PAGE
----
I've been having an ongoing discussion with a colleague about access to research opportunities for undergraduates. The top undergrads have their pick--REU programs at lots of different universities and labs, research for credit at Prodigal U, research for pay anywhere (easiest at Prodigal U, though). Undergrads with weak track records (ie low GPA) have a much harder time. Our department has a GPA cutoff of 3.0 to enroll in our research for credit course. Students with a lower GPA can find someone to pay them, but that can be more of a challenge when competing with much stronger students.
Thus far, I have had really great undergrads in my lab. As a TT prof, I pretty much only take top students who are enthusiastic about joining the lab, since I don't have the time or resources to waste on reluctant or completely non-productive students. I don't expect publication-quality work from an undergrad (though it sure is nice when it happens!), but I do expect them not to waste my supplies and samples doing pointless or incorrectly implemented experiments after a reasonable amount of training.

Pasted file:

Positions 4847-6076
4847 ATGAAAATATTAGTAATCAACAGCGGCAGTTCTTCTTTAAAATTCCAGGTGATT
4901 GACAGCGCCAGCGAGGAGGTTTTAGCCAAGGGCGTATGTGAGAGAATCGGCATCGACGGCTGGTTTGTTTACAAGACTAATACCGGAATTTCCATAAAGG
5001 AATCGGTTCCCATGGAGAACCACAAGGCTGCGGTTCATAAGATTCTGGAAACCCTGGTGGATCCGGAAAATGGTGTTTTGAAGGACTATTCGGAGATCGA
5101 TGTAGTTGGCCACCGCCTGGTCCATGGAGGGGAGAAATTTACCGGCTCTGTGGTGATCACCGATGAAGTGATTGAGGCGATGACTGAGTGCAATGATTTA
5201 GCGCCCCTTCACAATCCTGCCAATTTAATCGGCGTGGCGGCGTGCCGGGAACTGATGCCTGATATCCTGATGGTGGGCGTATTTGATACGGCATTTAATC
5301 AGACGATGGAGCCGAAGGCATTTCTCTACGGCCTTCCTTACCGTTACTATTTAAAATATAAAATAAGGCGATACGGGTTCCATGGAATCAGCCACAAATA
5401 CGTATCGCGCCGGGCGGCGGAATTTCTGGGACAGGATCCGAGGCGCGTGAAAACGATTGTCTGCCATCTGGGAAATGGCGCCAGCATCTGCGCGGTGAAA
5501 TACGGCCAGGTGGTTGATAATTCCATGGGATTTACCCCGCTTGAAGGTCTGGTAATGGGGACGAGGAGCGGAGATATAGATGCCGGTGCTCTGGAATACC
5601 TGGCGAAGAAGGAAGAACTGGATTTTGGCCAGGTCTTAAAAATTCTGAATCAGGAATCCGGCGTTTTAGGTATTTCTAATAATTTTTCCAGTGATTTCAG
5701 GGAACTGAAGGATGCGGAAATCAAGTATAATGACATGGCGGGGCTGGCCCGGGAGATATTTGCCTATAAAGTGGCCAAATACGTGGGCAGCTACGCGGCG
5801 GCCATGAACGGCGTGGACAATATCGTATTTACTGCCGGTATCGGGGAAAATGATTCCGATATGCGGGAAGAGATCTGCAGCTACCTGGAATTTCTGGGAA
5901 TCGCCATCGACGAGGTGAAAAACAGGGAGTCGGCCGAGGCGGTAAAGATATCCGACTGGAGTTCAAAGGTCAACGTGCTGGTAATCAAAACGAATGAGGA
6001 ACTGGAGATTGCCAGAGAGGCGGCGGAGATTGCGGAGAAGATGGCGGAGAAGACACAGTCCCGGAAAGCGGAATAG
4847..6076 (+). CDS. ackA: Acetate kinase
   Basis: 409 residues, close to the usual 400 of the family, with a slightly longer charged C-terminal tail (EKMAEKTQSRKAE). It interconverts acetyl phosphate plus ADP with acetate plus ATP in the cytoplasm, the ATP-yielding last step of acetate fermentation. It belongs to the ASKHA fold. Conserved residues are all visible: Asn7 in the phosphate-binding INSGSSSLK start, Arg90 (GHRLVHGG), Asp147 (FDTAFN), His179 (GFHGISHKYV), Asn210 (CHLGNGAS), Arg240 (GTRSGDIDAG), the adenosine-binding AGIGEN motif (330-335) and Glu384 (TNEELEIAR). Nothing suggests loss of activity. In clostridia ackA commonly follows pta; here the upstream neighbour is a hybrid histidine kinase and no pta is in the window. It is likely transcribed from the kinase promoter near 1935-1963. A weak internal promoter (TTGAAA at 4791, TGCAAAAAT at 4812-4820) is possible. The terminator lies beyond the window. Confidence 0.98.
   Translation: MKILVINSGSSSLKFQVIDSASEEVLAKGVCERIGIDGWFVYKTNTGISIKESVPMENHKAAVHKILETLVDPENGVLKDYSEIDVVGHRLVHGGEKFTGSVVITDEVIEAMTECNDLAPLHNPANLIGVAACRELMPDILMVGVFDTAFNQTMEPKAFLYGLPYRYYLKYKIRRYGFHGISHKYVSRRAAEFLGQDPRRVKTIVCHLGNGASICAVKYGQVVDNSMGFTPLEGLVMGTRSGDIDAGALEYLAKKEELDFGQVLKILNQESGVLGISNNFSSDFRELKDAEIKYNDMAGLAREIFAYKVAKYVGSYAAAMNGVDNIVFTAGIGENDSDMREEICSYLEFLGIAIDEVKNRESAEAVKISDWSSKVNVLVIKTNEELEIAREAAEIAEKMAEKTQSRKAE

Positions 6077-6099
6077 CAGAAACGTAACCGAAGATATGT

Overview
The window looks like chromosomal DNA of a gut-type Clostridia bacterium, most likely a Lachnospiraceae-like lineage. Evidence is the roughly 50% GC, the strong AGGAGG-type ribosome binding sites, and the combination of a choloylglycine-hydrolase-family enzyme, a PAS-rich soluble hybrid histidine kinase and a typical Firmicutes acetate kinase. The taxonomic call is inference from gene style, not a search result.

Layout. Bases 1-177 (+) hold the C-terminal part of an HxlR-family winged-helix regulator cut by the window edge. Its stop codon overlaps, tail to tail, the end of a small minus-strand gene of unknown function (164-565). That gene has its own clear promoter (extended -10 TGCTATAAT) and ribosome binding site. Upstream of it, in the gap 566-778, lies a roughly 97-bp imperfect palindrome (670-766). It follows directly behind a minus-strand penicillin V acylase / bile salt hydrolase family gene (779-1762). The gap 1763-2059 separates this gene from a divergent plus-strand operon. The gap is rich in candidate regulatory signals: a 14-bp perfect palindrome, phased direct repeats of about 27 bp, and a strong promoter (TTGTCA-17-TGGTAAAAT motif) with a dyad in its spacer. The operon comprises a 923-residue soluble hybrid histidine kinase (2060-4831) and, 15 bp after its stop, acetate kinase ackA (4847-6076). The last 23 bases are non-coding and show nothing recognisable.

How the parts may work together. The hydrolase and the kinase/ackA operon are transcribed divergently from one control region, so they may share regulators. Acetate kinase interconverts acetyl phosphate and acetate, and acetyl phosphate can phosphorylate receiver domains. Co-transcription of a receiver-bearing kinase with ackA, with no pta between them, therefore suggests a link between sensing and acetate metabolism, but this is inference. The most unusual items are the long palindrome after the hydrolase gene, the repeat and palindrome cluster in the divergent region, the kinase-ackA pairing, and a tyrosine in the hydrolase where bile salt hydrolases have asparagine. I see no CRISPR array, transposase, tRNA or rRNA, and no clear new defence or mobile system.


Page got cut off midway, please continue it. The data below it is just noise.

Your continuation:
My colleague feels strongly that students who want an opportunity to do research should be allowed to do so. This colleague says we should encourage those interested in science, and doesn't want to be a gatekeeper. (I should note that this person does NOT and never has supervised the research course for credit).
I tend to agree with Prodigal Department's policy--a weaker student is unlikely to get much out of an independent research experience if they can't learn concepts in a more structured class. I know that there are some professors who would take "free" labor in the lab, regardless of prior track record, so I am sure that opening up the research course to all comers probably would not be a capacity issue. I know that as a research supervisor, I would be unlikely to give a meaty project to a weak student.
I don't think it is good to set up a student in a situation where they cannot (or are unlikely to) succeed. I don't think just anyone can do research--in order to get anything out of it, students need prior preparation. A whole summer of repeating cookbook experiments or washing glassware might help out a labor crunch in the lab, but won't do much to develop an undergrad scientist (or give them a taste of real research). This is something better left for a paid lab worker, not an undergrad research experience for credit. Having some sort of entry standard in a for-credit experience protects both the student and the professor, in my opinion.
On Teaching, Yet Again (Part 2)
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